Chichester's season of plays to commemorate the centenary of Terence Rattigan makes an excellent start with Philip Franks’ powerful revival of The Deep Blue Sea.

Hester Collyer, the wife of a staid and respectable High Court Judge, has abandoned the marriage to go off and set up home with Freddie Page, a younger man. The play reflects the social mores of the late forties when such conduct has made her a social outcast.

Freddie, feckless, drinking too much and set on a path of self-destruction, is a former pilot whose life stopped when he left the RAF. He has allowed the physical and passionate relationship to cool and although he still loves her in his own way, it no longer matches her needs. It is the desperation, caused by the realisation that her depth of love cannot be returned, that leads to Hester’s attempt on her life.

The events following the failed suicide provide a well drawn study of degrees of love. In addition to Hester’s still burning passion and the embers of Freddie’s dwindling fire yet another level of love is explored. It is the restrained love which existed within the marriage, unexpressed by the husband until the suicide attempt provides the catalyst.

Rattigan has written some fine confrontational scenes allowing feelings to be released, expressed and explored. Interlaced with these are moments of humour and black comedy.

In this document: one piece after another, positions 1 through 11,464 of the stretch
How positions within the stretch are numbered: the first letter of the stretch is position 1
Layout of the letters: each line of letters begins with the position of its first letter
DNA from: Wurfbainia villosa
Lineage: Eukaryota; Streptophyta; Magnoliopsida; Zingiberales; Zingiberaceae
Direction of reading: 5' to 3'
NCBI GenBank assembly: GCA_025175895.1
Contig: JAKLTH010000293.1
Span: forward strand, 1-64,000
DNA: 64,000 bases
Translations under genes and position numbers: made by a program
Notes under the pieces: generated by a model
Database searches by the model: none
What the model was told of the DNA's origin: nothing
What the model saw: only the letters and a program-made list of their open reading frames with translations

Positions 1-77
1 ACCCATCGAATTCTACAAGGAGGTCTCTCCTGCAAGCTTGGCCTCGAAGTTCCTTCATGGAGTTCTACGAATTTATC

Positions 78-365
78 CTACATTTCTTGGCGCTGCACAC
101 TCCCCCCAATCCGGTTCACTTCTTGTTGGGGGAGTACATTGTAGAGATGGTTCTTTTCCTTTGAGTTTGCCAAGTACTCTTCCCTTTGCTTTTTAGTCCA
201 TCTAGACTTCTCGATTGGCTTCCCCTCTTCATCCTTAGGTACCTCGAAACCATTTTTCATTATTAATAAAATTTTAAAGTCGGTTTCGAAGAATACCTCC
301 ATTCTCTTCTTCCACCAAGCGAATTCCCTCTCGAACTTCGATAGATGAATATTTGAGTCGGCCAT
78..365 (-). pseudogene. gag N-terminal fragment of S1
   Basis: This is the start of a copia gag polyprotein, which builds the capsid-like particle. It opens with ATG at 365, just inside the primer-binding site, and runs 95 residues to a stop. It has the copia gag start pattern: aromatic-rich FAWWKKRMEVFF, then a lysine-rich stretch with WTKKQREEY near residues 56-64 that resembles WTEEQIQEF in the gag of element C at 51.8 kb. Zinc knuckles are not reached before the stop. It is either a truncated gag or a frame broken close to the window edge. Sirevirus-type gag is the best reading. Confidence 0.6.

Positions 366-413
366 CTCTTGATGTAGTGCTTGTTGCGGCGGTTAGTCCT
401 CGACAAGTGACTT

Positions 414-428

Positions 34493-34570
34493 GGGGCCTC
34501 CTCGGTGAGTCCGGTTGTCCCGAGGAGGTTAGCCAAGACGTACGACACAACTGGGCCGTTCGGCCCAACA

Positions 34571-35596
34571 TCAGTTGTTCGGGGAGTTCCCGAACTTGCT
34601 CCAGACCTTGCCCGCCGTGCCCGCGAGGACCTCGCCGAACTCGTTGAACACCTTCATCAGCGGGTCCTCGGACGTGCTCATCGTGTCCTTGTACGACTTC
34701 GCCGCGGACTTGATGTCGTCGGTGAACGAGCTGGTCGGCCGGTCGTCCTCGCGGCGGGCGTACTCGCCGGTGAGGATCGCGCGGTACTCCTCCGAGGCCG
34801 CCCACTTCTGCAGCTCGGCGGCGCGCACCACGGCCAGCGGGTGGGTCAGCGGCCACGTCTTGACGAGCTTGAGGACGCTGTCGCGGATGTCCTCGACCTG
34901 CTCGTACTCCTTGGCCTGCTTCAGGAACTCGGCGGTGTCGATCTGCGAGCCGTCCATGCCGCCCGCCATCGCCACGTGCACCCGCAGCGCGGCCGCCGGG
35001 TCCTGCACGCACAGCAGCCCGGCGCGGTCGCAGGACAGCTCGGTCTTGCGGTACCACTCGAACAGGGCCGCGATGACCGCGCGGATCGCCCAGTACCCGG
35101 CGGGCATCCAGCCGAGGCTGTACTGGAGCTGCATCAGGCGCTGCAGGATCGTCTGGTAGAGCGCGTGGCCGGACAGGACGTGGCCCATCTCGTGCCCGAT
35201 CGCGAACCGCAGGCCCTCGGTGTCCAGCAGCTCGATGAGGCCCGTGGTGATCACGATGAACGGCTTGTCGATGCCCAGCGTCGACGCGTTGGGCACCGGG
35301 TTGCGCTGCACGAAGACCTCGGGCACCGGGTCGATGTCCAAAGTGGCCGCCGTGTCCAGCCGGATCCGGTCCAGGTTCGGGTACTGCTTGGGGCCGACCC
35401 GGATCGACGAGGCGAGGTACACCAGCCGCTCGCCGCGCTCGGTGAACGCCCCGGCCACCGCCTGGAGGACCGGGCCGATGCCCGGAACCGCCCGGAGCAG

John Hopkins adds to the caddishness of Freddie an air of a little boy lost who, by his own admission has never been able to involve himself in the emotions of others. It is the shock that he has caused the suicide attempt through his inability to equal Hester’s love that makes him evaluate his life and move on without her.

As Hester’s husband, Anthony Calf, has all the stiffness and priggishness that the part requires but is quite touching when his reserve is breached. In pointing out the ramifications of divorce he focuses on how the scandal would affect his career especially when it would be splashed all over The News of the World – a line that draws broad laughter from the audience.

Amanda Root gives a memorable performance as Hester – one that is beautifully observed and full of differing emotions – fragility, passion, obsession and, finally, a dignified resolution. She is particularly moving as she recounts her first meeting with Freddie – her eyes glowing with love.

- Barrie Jerram